If you have advanced gum disease and you're losing your teeth, you may be concerned about what your future holds. A loss of teeth can have a big impact on your appearance, so you'll want to find a way to replace your teeth and improve the health of your gums so you don't lose all of your teeth. One solution for replacing teeth that are already lost is the dental implant. Here's how dental implants can help when you're restoring your mouth after gum disease.
Dental Implants Replace Your Missing Teeth
If you have some healthy teeth that can be saved, then you might just need one or two implants with each one supporting a single tooth. If you've lost several teeth, or if the dentist needs to pull your teeth, then dentures with implants could be the best option. With implant dentures, a few implants support an entire dental plate rather than individual crowns. Implants give you the next best thing to having your natural teeth since the teeth look natural and the implants hold them securely to your jaw bone.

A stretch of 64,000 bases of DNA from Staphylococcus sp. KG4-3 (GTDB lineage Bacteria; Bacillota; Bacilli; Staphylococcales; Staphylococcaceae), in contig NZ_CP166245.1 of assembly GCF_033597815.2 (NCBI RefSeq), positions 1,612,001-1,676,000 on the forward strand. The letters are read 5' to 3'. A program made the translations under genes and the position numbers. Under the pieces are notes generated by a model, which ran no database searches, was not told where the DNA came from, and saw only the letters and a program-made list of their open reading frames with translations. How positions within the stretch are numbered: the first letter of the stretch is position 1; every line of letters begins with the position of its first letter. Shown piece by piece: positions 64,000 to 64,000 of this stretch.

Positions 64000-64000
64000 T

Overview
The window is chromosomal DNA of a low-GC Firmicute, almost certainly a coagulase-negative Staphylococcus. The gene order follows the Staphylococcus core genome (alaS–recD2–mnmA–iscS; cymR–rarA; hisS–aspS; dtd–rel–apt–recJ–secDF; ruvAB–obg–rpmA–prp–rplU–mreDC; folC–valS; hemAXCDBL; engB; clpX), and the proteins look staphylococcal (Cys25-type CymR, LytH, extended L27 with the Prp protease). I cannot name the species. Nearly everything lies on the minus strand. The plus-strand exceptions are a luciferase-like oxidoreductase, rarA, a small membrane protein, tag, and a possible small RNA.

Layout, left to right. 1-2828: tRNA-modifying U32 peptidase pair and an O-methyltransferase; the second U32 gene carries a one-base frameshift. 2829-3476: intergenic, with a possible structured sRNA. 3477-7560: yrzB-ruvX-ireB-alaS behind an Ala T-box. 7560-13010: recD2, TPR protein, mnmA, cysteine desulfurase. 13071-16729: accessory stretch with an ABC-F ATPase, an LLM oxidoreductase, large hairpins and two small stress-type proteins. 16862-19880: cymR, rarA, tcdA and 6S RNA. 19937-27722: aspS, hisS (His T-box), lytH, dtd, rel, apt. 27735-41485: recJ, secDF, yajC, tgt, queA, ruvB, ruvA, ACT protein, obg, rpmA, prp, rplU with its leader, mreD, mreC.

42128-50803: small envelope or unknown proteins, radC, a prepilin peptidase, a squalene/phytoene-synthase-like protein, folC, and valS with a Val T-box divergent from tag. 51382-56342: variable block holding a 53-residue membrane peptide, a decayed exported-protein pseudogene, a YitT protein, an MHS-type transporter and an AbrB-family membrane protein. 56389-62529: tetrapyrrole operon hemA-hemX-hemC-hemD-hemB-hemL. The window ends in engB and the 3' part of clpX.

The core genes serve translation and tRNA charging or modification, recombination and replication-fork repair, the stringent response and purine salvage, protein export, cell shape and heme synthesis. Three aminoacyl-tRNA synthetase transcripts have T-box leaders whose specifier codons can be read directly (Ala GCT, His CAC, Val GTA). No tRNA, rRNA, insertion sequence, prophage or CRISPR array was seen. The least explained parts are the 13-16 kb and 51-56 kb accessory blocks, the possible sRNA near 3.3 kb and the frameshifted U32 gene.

Gum Disease Must Be Treated First
Before you get implants, it's important to clear up your gum disease first or an infection might develop around an implant and cause it to fail. The treatment you need will vary depending on the condition of your teeth and gums. Your dentist may need to clear out infected material under the gums. You might need gum grafts or even a bone graft. Once your gum disease has healed and the health of your mouth has been restored, the dentist may consider putting in implants to restore the appearance of your smile.
Grafts May Be Necessary
Even if your gum disease has cleared up, the implant dentist may decide you need a bone graft or gum graft for the sake of holding an implant more securely. While the need for grafts can lengthen the process of getting your dental implants, your dentist can probably find a way to put in a temporary solution until your bone and gums are healed from the grafts. It might be a partial or full denture plate that improves the appearance of your smile while you wait until the permanent crown or denture can be anchored to your bone.
If you're struggling with gum disease or you've had gum disease and now have missing teeth, talk to an implant dentist about your options. The first step will probably be to have a CT scan done of your jaw to determine the size of the bone and where implants will be necessary to restore your smile. Each person is different, so you won't know if you need grafts or even if implants are right for you until you talk to an implant dentist.